Eamon Sweeney meets Lloyd Cole to talk about his forthcoming Dublin gigs, the changing face of music, and why he doesn’t want to write songs for a while.
Lloyd Cole is shaping up for a fresh challenge. He is at pains to affirm that his current compilation release, The Collection, is by no means his swansong. He’s back in town for two dates in HQ (16th/17th May), and it won’t be a cheesy greatest hits extravaganza either.
“It’s not The Collection show or a greatest hits show or anything like that,” Cole explains. “We’re playing a bunch of old songs which seem appropriate for my new band The Negatives. The sound reverts to what I know and love best, guitars and keyboards, but I think it sounds very fresh and contemporary. I think the pure guitar sound was done to death with grunge, and I don’t think that sound has any meaning anymore. Our guitars are very clean. If we want distortion, we just use fuzz boxes. It’s an aesthetic statement that it is all or nothing with this band. We’re either very loud or very quiet.
“I thought Nirvana were fantastic, but what came as a consequence had no more meaning than the Mersey beat groups” he elaborates. “I see young groups these days like Rage Against The Machine – I know they are trying to sound angry but they don’t sound angry to me at all, they just sound generic. I love Massive Attack and I think where they are coming from sounds very natural, but for me to make a record like that wouldn’t work. If someone is trying to sound aggressive, then ‘Come To Daddy’ by the Aphex Twin is a lot more aggressive than Rage Against The Machine.”
Would Lloyd be tempted to dabble in electronica?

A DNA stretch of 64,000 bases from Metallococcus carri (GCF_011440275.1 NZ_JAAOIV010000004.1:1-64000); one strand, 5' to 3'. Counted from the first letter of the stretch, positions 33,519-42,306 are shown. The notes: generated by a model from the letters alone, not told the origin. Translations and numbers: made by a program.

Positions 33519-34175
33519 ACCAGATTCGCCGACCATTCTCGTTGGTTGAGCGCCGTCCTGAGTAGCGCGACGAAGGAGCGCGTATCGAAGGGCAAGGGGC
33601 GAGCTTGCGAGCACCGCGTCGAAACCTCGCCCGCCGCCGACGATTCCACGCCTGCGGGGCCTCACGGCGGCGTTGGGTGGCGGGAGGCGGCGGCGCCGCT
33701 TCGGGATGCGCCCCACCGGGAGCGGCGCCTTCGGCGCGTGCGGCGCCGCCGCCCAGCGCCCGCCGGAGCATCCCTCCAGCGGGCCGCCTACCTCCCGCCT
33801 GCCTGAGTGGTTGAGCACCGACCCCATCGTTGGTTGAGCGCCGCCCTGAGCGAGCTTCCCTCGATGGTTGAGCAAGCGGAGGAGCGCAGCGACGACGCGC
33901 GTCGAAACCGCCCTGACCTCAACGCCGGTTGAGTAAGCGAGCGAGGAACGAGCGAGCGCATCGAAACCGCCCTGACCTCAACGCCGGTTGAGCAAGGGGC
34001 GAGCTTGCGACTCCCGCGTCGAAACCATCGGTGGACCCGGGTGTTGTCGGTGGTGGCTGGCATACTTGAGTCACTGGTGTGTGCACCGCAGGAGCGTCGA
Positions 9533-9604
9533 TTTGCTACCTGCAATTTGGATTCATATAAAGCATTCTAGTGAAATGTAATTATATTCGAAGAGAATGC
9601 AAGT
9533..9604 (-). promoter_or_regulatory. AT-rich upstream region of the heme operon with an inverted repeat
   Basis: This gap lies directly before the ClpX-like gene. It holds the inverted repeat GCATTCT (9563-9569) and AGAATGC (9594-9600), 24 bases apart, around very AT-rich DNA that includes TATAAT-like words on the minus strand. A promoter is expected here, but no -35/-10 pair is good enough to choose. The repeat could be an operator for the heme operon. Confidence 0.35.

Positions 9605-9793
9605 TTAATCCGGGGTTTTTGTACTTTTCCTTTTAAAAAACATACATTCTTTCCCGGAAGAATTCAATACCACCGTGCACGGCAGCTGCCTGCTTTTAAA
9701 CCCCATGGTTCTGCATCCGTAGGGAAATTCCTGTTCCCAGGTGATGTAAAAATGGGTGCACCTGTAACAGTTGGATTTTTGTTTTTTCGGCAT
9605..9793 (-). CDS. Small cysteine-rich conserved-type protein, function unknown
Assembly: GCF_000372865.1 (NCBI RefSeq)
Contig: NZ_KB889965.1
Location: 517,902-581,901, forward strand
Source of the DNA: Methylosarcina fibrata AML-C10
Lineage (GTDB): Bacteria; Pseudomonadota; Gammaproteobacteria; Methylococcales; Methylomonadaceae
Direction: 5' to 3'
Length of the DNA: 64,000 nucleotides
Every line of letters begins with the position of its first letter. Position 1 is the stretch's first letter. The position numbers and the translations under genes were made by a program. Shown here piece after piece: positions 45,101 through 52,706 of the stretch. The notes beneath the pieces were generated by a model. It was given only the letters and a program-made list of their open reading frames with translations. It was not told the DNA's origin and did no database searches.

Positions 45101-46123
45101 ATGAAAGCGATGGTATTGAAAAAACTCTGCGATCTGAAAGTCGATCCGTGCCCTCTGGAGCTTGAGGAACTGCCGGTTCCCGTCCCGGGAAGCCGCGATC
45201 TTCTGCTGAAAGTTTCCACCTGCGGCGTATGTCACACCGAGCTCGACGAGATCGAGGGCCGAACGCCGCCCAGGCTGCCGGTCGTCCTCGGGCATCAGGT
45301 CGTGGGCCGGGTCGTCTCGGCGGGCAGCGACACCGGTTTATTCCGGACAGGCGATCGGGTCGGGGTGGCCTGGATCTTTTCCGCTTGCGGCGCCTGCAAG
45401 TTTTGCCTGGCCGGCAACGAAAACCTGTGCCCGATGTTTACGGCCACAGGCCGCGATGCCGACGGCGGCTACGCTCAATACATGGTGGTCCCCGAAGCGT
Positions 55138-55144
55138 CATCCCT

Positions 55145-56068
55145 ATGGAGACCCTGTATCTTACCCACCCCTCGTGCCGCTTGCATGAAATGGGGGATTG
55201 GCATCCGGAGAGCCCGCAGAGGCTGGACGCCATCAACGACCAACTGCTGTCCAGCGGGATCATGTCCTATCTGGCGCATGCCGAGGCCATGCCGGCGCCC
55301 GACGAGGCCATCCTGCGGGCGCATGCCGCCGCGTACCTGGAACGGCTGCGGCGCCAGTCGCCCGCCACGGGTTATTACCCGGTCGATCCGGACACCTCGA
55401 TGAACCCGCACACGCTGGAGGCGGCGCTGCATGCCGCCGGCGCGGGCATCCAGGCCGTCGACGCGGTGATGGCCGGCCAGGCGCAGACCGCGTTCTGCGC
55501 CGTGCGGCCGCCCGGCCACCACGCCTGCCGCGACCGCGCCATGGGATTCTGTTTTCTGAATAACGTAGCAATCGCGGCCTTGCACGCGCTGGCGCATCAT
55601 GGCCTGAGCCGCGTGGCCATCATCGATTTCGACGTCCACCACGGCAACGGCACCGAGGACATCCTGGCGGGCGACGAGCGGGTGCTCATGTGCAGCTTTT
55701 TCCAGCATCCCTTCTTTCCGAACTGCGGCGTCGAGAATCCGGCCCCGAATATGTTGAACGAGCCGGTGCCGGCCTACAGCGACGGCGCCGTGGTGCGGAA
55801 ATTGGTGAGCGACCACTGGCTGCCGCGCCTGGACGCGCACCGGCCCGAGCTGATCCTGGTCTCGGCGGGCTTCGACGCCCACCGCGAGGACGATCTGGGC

“I’ve actually made an electronic record but there is no singing on it. It might see the light of day sometime in the next year or so. I felt that when I tried to weld my interest in electronics into my songwriting it became very nebulous very neither this nor that. I’m more interested in taking something the whole way so right now I’m interested in taking this group the whole way with guitars. There is very limited use of technology, but Music For Films is one of my favourite records, and Kraftwerk’s Computer World is possibly the best album ever made.”
Cole’s career has spanned over 15 years, split between The Commotions and his solo work. Now with Cole becoming a father, having just had a baby boy, why does hitting the road still appeal to him?
“You know what it is? I honestly really enjoy it. I’ve had a chance to do the new show for the American public and I haven’t had a chance to show it to the European public yet. It’s almost back to what it was like when we did Rattlesnakes, because when we got the songs for Rattlesnakes we went out and did some dates and said, ‘look at us’. Fortunately at this stage, I’ve got enough people who are interested in coming anyway. If I was 22-years-old now, and I wanted to form a three-piece guitar group, I don’t think I’d bother. I think that with the way the industry works today we wouldn’t get a place. We might get one single and if it wasn’t a hit, we’d be dropped, which is not what it was like in 1984.”
So how much has changed in Cole’s approach to music since then?
“I’m not so worried whether people think I’m smart or not. I don’t have a method for writing. If I write that’s fine, if I don’t write, that’s fine also. If I did have a method for writing these days, it is that I try writing nothing at all. If anything comes to me, it must be for some reason. I don’t sit down at the piano and think I better write a song today. I’m certainly not interested in churning them out. I’m not going to sit down and write a bunch of b-sides just for the sake of writing b-sides. I’d probably do as The Commotions used to do, do a mini-live album and put them all out as b-sides. I’m actually quite looking forward to drying up. I think it would be quite nice to not write songs for a while.
“As far as I’m concerned we have an album and we have a set. We’re going to travel around the world for the next few months and play it. Hopefully people will like it too. Dublin is always good. We played acoustic shows at Vicar Street when it opened. It seems whenever they open up a new club in Dublin, they call up my agent and ask: ‘Can Lloyd come over?'”
Publication: Hot Press
Publication date: 26/05/99